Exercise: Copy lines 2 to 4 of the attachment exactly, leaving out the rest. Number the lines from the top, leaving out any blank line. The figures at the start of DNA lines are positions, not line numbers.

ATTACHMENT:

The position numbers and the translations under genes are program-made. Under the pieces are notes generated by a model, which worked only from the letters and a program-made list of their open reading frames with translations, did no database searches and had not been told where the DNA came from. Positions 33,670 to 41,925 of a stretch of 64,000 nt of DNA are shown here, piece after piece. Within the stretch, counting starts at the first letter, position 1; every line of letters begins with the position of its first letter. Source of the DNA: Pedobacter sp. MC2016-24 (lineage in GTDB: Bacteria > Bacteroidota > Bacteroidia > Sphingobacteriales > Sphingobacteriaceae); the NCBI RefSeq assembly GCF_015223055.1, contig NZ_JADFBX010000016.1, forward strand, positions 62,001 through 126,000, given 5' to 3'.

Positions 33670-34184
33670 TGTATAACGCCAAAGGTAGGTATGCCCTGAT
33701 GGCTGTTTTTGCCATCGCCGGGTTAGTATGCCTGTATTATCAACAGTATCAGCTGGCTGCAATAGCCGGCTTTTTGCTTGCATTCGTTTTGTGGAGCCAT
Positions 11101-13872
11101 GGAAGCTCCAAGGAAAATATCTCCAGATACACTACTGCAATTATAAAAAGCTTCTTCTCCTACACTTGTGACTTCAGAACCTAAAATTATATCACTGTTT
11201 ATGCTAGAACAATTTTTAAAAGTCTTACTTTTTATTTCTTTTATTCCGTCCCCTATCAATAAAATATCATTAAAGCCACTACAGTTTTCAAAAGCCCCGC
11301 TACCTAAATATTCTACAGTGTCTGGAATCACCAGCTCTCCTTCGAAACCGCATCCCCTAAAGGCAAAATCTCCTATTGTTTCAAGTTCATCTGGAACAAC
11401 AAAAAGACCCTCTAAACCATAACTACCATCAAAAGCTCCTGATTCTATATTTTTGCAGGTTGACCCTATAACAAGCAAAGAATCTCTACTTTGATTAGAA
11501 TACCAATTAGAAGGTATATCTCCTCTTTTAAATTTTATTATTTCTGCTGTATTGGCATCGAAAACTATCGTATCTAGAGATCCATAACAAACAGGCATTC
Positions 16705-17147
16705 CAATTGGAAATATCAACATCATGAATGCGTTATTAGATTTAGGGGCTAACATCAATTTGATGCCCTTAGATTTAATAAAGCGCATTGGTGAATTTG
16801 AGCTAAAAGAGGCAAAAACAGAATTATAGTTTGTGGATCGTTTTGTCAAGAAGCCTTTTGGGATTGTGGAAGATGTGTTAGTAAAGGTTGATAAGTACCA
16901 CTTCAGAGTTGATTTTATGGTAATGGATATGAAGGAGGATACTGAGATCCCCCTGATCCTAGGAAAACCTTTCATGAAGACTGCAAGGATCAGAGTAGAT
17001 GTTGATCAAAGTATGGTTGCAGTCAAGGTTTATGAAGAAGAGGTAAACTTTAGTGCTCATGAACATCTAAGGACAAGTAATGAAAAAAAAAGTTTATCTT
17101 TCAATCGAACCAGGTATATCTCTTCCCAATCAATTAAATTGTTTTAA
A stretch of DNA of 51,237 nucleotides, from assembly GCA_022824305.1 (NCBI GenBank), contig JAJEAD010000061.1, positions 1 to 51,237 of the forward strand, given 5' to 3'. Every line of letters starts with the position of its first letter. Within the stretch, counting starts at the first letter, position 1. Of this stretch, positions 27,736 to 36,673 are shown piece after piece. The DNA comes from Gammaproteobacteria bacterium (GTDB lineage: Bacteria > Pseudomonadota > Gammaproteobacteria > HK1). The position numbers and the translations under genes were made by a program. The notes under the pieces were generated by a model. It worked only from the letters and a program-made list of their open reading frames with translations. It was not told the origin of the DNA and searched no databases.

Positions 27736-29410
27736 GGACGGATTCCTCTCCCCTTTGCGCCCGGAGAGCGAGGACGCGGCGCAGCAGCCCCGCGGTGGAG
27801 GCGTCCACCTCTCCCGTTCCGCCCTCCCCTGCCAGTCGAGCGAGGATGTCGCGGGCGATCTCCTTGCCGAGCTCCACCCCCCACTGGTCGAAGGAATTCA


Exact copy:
Positions 33670-34184
33670 TGTATAACGCCAAAGGTAGGTATGCCCTGAT
33701 GGCTGTTTTTGCCATCGCCGGGTTAGTATGCCTGTATTATCAACAGTATCAGCTGGCTGCAATAGCCGGCTTTTTGCTTGCATTCGTTTTGTGGAGCCAT